I CAN’T really describe it as a typical Sunday afternoon.
I found myself standing in a farmhouse, in the wilds of County Clare, holding a pot of tea while wearing a “Mrs Doyle” facemask.
Of course, that won’t mean much to you if you aren’t a fan of Father Ted, the classic comedy series.
But for those who are, despite it being more than 20 years since the last episode of the series was recorded, its popularity doesn’t appear to have waned.
And the iconic house, despite being a private family home, still acts as a magnet for fans of the show.
That’s how I found myself in that odd position recently as the family who live there occasionally offer afternoon tea in the front room to those who pre-book.
The Father Ted House is found in the middle of The Burren, a wild natural landscape that stretches to the Cliffs of Moher and includes the Aillwee Cave.
On the wet and windy day we visited the area, it certainly lived up to its moniker as the Wild Atlantic Way.
For this part of the trip, we based ourselves in Galway city. Without giving my age away, I last visited some 30 years ago as a teenager, so I thought I wouldn’t remember the city that well.
But it’s funny how memories come flooding back when you revisit a place.
We passed the historic Spanish Arch and headed to Salthill, a holiday destination, making our way along the promenade, which has the typical holiday fayre of amusement arcades, hotels, restaurants and ice cream shops.
Back in Galway, our hotel was the well-appointed Galmont Hotel and Spa in the city centre.
The corner room we occupied offered spectacular views across the harbour.
We wandered through Eyre Square and, attracted by the sound of live music, walked towards Shop Street and discovered hordes of people shopping, chatting or being entertained by buskers.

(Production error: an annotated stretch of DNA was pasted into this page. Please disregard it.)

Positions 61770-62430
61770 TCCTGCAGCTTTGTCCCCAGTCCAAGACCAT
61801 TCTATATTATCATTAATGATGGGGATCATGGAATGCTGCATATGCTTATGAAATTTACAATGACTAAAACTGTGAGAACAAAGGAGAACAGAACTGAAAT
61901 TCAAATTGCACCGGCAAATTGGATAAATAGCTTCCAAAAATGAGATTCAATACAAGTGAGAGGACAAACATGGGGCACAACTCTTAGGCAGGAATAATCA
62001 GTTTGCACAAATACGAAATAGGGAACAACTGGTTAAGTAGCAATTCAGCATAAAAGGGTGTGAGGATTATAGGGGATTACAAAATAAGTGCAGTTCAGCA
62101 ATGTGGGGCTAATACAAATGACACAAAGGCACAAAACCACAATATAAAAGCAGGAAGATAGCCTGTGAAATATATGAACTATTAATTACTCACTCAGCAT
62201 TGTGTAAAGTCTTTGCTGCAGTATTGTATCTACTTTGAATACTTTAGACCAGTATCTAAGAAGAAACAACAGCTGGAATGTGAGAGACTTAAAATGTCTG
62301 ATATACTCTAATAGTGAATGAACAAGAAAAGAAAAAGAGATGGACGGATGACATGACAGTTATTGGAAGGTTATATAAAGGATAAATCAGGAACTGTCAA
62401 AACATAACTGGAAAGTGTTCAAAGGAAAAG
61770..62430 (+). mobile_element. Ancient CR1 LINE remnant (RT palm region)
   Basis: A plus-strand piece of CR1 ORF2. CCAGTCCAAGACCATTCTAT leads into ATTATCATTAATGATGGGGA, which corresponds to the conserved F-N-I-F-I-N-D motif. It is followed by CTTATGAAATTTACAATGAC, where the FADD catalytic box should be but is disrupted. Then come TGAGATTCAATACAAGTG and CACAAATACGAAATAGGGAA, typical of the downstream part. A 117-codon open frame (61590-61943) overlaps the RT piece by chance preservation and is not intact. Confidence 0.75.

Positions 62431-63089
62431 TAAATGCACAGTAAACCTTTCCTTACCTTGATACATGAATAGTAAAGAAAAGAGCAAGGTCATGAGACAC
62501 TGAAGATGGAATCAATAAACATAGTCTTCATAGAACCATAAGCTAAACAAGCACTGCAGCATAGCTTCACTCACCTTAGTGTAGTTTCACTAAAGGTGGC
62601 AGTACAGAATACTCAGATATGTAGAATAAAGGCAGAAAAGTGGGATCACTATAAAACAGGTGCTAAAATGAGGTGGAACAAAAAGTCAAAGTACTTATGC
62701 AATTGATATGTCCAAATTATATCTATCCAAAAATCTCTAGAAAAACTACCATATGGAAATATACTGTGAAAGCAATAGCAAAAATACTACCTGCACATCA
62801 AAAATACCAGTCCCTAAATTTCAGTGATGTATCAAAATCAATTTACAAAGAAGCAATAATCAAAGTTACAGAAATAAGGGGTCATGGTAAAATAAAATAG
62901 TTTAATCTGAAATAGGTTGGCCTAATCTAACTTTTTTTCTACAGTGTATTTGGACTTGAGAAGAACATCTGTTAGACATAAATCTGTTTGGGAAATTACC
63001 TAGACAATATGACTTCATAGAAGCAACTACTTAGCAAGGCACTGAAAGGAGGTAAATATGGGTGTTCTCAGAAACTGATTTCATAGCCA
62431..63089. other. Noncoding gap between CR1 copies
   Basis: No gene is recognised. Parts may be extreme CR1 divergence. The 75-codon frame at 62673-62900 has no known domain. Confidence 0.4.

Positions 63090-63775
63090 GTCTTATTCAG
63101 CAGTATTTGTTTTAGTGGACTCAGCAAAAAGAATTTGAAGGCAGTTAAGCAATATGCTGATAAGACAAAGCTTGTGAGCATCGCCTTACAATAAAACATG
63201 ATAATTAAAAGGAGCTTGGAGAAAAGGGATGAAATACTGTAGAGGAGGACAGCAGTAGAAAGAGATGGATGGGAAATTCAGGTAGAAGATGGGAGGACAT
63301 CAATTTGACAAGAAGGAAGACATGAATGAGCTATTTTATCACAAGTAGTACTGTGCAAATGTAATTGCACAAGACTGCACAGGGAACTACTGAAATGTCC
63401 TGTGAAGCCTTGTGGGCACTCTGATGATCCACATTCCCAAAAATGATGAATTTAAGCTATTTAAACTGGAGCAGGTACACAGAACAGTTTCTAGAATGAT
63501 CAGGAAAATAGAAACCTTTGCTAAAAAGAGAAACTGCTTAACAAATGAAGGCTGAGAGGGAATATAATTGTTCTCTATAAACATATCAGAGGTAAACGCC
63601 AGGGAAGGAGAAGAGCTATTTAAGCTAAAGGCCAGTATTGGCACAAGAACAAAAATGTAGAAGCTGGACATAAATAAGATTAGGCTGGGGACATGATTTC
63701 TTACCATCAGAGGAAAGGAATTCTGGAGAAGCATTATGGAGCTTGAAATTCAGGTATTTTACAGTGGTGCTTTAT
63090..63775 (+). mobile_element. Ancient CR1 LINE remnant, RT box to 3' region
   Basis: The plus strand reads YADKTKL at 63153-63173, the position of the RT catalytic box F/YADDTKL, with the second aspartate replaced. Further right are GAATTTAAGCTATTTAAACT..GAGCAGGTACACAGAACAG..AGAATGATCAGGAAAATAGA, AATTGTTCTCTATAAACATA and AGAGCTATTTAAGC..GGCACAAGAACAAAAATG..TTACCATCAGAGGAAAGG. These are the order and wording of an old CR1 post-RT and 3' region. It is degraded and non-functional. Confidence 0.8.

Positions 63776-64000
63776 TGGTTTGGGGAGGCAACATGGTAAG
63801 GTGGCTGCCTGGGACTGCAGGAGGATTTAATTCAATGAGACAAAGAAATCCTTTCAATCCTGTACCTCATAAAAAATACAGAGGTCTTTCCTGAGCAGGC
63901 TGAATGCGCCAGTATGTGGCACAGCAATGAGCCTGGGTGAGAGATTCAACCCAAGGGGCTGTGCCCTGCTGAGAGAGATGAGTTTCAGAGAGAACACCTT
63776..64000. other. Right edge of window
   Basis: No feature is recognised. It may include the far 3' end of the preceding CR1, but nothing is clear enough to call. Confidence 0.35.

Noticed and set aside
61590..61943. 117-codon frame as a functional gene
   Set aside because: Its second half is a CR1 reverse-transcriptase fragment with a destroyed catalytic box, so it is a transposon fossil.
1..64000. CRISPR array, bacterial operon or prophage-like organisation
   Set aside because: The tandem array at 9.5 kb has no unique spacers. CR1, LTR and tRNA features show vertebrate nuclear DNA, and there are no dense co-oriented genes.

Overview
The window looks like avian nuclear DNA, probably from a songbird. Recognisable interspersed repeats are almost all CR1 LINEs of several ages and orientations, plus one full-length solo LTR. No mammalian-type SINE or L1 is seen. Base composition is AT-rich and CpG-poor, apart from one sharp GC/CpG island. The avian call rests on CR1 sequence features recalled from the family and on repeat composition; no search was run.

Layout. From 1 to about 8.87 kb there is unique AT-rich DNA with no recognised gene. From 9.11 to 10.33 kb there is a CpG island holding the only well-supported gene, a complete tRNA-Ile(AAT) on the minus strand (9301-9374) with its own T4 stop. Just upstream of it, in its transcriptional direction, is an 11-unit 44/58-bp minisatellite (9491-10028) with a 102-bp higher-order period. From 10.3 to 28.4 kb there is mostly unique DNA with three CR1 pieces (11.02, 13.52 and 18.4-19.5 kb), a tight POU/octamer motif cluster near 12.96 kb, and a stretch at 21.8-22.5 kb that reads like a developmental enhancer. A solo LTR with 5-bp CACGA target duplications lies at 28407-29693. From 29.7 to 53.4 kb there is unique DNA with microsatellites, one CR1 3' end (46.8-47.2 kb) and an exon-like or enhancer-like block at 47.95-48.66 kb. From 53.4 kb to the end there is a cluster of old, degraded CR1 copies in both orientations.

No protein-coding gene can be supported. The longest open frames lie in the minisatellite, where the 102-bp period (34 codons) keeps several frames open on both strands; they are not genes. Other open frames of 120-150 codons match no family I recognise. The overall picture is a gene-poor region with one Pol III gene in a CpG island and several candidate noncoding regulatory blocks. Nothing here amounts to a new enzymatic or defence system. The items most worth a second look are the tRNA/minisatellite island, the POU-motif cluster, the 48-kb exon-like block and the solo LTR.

There is something really special about Galway.
With its café culture, live music at every turn and a friendly atmosphere, it reminded us of the streets of the Left Bank in Paris.
The same friendly atmosphere can also be found in Donegal Town, two hours north of Galway.
While much smaller, the town offers a lot for visitors including a castle and harbour area.
The town is also a hotbed for Irish country music and the Abbey Hotel is the epicentre with regular concerts and shows.
Our visit coincided with the Taste Of Donegal food festival, which was a fantastic way to sample local dishes and drinks.
Our Donegal highlight was our stay at the Lough Eske Castle Hotel, set in 43 acres at the end of a long driveway.
Despite being one of the few five-star hotels in Ireland, it was so welcoming, it felt more like staying at someone’s home.
The public lounge areas were very comfortable and are heated by traditional peat fires.
Even though I am quite shy, I found myself in several conversations with total strangers, such was the convivial atmosphere.
Dining was another delightful experience. The restaurant staff were very attentive and the food was locally produced – and tasty.
The grounds and the Lough were a great location for a walk and the swimming pool and spa are great for the rainy days.
We were quite taken by the breathtaking scenery along the Wild Atlantic Way, but didn’t even see a quarter of it on this trip, so we will definitely be back.
Flights to City of Derry airport allow for easy access to the Wild Atlantic Way, as does the ferry from Cairnryan to Belfast or Larne.
One-night midweek B&B at Lough Eske Castle start from £150 per room, and at Galway’s Galmont Hotel from £130.